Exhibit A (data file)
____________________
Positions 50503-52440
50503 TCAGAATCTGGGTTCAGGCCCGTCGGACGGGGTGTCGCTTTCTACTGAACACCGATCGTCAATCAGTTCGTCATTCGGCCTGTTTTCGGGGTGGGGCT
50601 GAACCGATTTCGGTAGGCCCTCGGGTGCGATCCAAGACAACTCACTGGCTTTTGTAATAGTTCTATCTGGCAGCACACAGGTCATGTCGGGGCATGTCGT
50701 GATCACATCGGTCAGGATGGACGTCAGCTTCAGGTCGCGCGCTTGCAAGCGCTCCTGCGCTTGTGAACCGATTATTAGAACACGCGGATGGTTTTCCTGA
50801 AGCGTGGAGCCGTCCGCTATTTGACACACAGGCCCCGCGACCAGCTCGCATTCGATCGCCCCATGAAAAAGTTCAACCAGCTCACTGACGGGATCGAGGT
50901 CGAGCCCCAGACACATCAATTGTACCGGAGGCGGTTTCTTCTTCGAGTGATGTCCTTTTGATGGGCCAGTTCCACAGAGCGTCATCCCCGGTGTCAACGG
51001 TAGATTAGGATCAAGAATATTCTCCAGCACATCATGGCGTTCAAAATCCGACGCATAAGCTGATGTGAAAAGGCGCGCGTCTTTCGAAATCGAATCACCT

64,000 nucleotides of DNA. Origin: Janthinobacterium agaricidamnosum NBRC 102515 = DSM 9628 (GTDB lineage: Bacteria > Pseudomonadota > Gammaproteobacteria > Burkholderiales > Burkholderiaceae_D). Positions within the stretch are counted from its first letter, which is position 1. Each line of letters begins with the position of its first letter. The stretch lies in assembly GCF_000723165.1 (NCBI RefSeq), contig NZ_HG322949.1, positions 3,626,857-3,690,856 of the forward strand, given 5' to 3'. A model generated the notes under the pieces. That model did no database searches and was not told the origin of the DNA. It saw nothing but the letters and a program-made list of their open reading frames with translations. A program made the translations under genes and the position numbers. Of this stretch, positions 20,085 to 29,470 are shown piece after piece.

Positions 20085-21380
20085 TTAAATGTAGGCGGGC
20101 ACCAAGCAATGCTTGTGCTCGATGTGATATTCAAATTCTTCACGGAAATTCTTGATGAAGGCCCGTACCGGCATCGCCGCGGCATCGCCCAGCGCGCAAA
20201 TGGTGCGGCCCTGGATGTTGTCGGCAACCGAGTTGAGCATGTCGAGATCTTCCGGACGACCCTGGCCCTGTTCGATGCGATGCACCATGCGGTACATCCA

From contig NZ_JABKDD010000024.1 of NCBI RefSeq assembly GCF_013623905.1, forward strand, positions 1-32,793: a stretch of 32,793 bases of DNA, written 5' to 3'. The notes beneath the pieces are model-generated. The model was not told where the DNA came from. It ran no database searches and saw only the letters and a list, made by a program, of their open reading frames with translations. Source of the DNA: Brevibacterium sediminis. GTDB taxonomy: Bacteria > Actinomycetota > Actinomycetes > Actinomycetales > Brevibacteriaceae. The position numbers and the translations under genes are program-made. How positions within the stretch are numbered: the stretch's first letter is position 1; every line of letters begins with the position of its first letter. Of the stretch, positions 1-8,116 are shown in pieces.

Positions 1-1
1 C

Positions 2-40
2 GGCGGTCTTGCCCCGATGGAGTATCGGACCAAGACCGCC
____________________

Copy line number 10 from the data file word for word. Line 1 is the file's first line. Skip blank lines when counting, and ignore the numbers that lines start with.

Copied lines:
20085 TTAAATGTAGGCGGGC